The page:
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EVO Rewind: Whitney VerMeer


“I’ve been doing hair for 10 years now,” says Whitney, who started out in cosmetology, covering everything from hair coloring to spa services. After two years of cosmetology, Whitney made the move to Minneapolis and began working under a barber who trained her in traditional barber methods.

Despite never going to barber college, Whitney took an unique approach to her own education. “I didn’t get to finish my training, so what I started doing was taking pictures of my work and then critiquing it, training myself to get better at cutting,” she explains.

What started as a self-teaching method quickly developed into a passion, and photography is something that now plays a huge role in Whitney’s life. Known for her unique portfolio of photography, she says she would do a shoot a week if she could! 

She certainly has her own style and anyone that follows her on Instagram or has seen her body of work, knows she loves to work in black and white. “I love those kinds of images. I’m always attracted to artwork in black and white too so it just felt right. When people want me to do a color shoot, I always think to myself ‘yeah that looks cool but it would look so much cooler in black and white’.”

At her studio in Minneapolis, Whitney splits her time between cutting clients and styling and shooting her editorial work. “My ultimate goal is to be focusing solely on visuals and spending less time behind the chair with clients,” says Whitney. For now, though, she still has a pretty long list of loyal clients. “I’ve been working with most of my clients for about three years now, but I only work behind the chair three days a week and I’ve gone down from around 300 clients to about 40-60.”

How then, did she go from a career in cosmetology to a client list of 300? “I guess what’s really funny is I still don’t really feel like a big success. I always put out what I want to put out when it comes to my work, I like to push boundaries. I always say my goal is not to be the best at something, it’s to change perceptions and that’s what’s most important to me.”

What certainly put Whitney on the map was her win at the North American Hairstyling Awards in 2017, where she was crowned Men’s Hairstylist of the Year. “Winning that award got me a lot of exposure, but I’m not going to enter that category again. My goal is to win Hairstylist of the year. Ideally, I’d like to try to win every category!” 

Whitney specializes in cutting short hair, whether that’s on men, women or non-binary individuals. “When I first started cutting men’s hair, a lot of people asked me if I was just doing it because it was easy, but it’s not and I really wanted to show them that it was an artform. I feel a responsibility to help push the industry further that way.”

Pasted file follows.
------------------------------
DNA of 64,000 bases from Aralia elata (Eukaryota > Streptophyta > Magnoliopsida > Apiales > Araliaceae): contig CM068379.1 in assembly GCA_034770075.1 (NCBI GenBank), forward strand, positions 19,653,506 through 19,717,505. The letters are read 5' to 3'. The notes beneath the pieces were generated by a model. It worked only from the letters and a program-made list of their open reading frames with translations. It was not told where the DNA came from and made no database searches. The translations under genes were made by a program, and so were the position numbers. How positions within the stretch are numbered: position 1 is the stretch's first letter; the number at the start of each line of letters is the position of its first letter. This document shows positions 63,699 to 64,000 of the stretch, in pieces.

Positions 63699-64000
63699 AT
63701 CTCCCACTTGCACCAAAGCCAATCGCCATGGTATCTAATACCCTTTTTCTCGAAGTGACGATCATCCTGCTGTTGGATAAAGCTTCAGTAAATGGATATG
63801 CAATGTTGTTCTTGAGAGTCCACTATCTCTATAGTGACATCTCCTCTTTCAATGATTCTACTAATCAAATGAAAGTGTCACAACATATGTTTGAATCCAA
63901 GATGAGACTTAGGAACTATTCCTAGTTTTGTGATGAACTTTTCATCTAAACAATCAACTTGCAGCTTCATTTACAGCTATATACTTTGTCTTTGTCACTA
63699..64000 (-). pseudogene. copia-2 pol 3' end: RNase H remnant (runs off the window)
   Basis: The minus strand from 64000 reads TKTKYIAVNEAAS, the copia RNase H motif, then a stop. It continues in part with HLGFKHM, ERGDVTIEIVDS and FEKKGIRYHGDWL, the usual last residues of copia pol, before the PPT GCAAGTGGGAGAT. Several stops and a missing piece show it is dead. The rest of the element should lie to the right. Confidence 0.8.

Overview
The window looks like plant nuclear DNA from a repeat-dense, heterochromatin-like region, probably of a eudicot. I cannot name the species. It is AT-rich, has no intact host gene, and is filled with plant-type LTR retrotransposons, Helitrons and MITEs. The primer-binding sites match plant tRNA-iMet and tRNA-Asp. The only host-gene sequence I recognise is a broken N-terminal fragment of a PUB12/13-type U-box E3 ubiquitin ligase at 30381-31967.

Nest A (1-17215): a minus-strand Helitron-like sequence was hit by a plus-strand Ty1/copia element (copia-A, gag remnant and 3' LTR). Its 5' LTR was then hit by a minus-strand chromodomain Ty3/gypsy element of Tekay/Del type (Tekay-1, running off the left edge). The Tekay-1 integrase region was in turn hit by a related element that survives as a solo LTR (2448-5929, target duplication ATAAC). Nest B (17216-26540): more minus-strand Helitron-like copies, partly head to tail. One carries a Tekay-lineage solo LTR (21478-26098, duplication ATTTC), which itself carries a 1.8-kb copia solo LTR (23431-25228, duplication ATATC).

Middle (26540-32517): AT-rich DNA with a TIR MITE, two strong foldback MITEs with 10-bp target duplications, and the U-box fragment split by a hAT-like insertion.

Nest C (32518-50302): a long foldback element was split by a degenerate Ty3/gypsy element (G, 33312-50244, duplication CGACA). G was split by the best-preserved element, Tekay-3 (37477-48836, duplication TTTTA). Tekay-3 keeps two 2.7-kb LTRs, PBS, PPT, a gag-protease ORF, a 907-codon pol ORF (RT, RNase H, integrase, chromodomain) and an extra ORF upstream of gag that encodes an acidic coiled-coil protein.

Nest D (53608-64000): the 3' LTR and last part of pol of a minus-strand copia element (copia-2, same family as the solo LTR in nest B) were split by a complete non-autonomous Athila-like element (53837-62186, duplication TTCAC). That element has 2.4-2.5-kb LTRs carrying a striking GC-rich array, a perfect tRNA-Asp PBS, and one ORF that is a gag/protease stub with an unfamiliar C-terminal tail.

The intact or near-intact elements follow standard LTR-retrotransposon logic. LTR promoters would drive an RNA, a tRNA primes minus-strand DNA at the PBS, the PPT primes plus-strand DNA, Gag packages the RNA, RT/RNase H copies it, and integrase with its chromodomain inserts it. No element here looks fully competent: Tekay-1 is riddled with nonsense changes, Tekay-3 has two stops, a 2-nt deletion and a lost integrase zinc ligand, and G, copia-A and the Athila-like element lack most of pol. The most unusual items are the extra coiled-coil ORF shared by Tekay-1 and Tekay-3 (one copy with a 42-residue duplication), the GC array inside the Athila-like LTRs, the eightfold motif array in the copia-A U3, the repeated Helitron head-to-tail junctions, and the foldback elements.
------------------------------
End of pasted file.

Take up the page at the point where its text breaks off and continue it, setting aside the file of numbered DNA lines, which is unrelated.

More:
In her quest to push the industry into the spotlight, Whitney has involved herself more and more in education over the years, and last October she became a platform artist for leading clipper brand, Andis.

“I’ve always only used Andis, it’s always been my go-to. I am longtime lover of their products and when I started meeting people from the company, I saw how passionate they were about family and I just fell in love with the brand.”

“I’ve been using them ever since I got out of cosmetology school. My favorite one is the Super ZR, but anything from their cordless range really. When I first started cutting with cordless, it changed the way that I cut hair because I just wasn’t restricted anymore.”

As well as her role as a Platform Artist, her proficiency in styling and shooting editorial has opened up even more opportunities with the clipper brand, creating editorial work for both herself and Andis. “It’s more or less coming up with unique haircuts using the Andis range, while also creating some more dynamic shots of the products themselves,” explains Whitney.

The project will allow her to organize shoots with other artists, as well as putting together two photo- and video-based shoots a year for Andis, creating the concept and assigning different roles to other members of the Andis team. “It’s really awesome, I’m so excited about it!”

It’s safe to say Whitney likes herself busy, as on top of her editorial and educational work with Andis and her 40+ client list, she is currently developing her own product line, from hair care to even clothing and lifestyle, giving part of any proceeds to a yet to be decided anti-bullying foundation.

Outside of her professional goals, Whitney is also really passionate about supporting women in the barbering industry. “One of the things I’m really passionate about is taking gender away from everything, it’s not a men’s haircut, it’s a short haircut. I’m working on some new initiatives with Andis to support women in barbering culture and I’m really excited about that.”

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